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Reactions trail the Supreme Court's verdict on Igbo women and Inheritance

Like every other tribe, there are some culture and customs peculiar to the Igbo society among which is the age old tradition which prevents female children from inheriting any of their father’s property after his death. However this practice was brought to a nullity by the unanimous decision of the supreme court Justices in the celebrated case Ukeje v Ukeje (2014) All FWLR (pt 730.) Here the Supreme court affirmed the decision of the Lagos High court which ruled that Gladys Ukeje who was the respondent to the Appeal which sought to exclude her from having a share in the property of her late father who died intestate. The Appeal was filled by Lois Ukeje who was the wife of the deceased man. In the trial court, it was held that Gladys Ukeje is the daughter of the deceased and that she was entitled to benefit from the estate of her late father. This decision was upheld by the Lagos High Court and subsequently by the Supreme Court. The Supreme court vehemently stressed that any custom or tradition which is repugnant to natural justice, good conscience or equity should not be practicable in any part of the country. This decision was backed with the provision of S. 42(1)(a) and (2) of the Nigeria 1999 Constitution as amended in 2011. This section provides for the right of Freedom from Discrimination. 

With the supreme court’s verdict on this matter, a lot of Stakeholders in the Igbo society and religious leaders have reacted to the Supreme court judgement. 

According to the Bishop of Niger diocese, Anglican communion, Rt. Rev Owen Nwokolo he described the supreme court judgement as a welcome development. He expressly elucidated “Female children have and should be accorded the same rights given to their male counterparts and therefore should not be discriminated against”.

Also, the president general of Ndigbo United Forum (NUF) chief Godson Ezenagu shared the same view with the Bishop. Chief Ezenagu pointed out that it is natural for females to have access to their father’s property and that such a development would give the Igbo women a sense of belonging in the society. 

In line with the previous views is the opinion of the traditional ruler of Likke Iheaka autonomous community in Igbo-Eze south LGA of Enugu state, Igwe Christopher Nnamani who applauded the Supreme Court’s verdict. He also called on the states Houses of Assembly in the South-East to make laws that would domesticate the ruling of the supreme court on the matter.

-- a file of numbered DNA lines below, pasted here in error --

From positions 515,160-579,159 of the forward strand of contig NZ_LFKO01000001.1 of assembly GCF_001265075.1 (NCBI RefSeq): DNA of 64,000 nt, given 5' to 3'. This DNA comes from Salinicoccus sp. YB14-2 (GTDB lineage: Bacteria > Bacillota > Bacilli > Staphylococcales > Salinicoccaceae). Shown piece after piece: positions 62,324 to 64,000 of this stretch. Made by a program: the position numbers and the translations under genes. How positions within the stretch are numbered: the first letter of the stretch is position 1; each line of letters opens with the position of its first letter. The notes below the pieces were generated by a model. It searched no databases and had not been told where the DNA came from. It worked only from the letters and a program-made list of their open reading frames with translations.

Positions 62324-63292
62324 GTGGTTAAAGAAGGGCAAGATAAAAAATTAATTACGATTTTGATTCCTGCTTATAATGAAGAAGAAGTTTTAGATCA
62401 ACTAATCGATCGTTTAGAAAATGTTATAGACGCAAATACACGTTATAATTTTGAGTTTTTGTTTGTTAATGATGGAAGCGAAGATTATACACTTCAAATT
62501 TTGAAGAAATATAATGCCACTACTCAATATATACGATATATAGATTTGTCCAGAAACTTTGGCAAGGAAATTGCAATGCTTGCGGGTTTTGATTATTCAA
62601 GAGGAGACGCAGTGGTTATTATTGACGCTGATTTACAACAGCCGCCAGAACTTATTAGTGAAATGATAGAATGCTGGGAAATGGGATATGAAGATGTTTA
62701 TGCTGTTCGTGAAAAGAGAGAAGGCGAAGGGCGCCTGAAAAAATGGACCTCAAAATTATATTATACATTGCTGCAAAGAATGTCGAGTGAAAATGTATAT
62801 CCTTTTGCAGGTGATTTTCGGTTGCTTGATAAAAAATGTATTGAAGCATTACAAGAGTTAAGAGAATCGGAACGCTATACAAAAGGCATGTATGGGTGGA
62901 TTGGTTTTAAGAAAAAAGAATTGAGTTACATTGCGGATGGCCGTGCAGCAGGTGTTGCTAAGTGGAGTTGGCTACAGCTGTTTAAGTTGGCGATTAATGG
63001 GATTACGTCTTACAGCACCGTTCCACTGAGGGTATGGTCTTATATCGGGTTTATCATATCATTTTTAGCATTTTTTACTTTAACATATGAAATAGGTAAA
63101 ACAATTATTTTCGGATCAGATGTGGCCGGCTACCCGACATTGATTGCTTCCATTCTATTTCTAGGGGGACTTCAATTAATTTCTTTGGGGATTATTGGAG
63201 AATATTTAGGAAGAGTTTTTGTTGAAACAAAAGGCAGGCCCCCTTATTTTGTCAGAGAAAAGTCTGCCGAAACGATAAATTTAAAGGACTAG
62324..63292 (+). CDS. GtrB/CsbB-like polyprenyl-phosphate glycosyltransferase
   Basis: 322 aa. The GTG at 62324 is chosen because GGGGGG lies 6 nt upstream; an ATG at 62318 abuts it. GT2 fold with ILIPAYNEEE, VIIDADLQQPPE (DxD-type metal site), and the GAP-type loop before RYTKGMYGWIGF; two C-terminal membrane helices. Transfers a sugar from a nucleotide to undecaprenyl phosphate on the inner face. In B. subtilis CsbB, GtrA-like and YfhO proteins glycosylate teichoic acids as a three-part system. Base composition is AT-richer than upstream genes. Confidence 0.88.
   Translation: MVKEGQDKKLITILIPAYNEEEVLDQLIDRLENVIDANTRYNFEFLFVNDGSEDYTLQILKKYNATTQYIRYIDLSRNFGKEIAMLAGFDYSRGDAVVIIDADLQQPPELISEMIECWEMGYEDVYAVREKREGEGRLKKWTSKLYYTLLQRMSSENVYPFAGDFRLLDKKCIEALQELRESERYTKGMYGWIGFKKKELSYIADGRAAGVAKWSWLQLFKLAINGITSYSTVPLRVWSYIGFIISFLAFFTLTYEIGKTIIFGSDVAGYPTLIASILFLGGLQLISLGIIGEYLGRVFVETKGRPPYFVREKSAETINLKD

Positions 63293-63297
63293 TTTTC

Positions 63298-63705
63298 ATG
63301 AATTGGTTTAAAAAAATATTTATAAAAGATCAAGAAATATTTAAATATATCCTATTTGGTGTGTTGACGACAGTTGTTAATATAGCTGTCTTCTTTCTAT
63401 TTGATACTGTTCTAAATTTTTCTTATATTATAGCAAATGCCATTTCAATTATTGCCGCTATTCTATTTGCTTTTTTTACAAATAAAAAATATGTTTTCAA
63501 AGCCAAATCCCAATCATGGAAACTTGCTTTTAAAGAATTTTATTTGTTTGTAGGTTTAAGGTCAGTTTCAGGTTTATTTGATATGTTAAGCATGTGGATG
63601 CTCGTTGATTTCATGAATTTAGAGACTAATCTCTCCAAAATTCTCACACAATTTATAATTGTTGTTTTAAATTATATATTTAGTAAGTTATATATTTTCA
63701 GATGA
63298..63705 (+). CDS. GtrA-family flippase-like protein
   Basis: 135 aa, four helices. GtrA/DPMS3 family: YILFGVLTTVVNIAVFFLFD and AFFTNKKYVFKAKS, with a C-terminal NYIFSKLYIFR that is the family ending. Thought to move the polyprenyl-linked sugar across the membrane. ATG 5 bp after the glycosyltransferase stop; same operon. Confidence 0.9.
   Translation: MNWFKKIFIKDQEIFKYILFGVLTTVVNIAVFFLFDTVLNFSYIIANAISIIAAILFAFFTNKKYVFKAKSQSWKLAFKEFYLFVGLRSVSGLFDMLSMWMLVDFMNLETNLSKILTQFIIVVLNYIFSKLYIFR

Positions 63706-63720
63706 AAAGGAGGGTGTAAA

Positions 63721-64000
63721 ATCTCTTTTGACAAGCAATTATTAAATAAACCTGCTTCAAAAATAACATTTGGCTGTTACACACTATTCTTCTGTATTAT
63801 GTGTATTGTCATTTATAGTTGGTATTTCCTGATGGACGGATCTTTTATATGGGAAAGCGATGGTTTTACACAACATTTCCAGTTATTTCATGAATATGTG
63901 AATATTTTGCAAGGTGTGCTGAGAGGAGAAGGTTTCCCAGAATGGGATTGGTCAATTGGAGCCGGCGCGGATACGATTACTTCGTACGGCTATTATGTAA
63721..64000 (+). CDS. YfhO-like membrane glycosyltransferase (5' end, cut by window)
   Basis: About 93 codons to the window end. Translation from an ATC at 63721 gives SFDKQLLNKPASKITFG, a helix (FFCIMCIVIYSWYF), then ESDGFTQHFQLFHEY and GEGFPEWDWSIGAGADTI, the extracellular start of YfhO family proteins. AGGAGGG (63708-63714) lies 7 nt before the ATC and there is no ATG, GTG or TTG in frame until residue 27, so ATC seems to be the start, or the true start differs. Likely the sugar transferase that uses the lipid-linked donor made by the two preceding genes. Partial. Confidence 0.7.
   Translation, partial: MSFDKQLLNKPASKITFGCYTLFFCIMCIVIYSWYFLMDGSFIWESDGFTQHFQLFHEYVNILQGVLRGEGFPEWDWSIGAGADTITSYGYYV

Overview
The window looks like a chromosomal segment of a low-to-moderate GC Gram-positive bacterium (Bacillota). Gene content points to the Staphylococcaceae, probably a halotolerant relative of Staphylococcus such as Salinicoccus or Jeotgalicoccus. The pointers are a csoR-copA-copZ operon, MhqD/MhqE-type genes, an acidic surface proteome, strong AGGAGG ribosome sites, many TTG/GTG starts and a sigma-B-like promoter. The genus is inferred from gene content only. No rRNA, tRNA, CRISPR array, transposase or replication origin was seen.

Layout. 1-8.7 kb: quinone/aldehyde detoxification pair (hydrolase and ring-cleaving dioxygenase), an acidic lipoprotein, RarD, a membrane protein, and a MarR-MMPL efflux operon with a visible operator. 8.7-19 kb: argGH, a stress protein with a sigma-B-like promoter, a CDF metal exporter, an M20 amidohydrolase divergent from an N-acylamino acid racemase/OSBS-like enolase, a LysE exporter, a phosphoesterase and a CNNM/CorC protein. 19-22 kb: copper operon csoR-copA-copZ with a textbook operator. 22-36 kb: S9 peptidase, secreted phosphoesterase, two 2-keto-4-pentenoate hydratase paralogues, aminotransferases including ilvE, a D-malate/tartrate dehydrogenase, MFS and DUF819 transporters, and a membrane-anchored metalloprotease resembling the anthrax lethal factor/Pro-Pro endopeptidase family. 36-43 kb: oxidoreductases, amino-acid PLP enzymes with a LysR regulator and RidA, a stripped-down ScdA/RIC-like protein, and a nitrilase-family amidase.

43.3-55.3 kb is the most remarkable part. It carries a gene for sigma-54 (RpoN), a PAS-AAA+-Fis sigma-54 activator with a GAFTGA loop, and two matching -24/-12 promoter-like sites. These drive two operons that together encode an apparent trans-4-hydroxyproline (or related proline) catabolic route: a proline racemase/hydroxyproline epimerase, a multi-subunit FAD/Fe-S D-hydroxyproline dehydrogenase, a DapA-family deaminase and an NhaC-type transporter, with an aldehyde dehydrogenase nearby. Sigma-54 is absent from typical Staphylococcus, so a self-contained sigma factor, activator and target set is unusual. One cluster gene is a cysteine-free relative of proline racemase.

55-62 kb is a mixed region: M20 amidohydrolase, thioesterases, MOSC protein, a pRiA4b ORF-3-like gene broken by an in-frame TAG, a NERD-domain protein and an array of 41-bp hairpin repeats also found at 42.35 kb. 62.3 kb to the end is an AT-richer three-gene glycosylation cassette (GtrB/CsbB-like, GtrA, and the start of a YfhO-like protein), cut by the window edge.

However, there is a dissenting opinion as to the outcome of the supreme court decision by Igwe Simeon Itodo, the traditional ruler of Aji autonomous community in Igbo-Eze north LGA of Enugu state. He is also the grand patron of Enugu state Rulers council and a prominent monarch in Nsukka, Enugu state. Igwe Simeon Itodo is of the view that the supreme court ruling cannot abolish the tradition of Igbos. He succinctly posited that “There are traditions which had existed before the law courts. Igbos have their tradition and custom which cannot be wiped out because of supreme court ruling.” The famous king made reference to the Indian culture where women pay the dowry”.

With the various views and opinions in reacting to the outcome of the supreme court judgement in the case of Ukeje v Ukeje, I align myself with the provisions of the Constitution in S.42(1)(a) and (2) which provides for the fundament right to Freedom from Discrimination and at such no human whether male or female should be exempted by any culture or custom from having a share in their father’s property.


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Godson Ezenagu Igbo Lois Ukeje Owen Nwokolo Supreme Court

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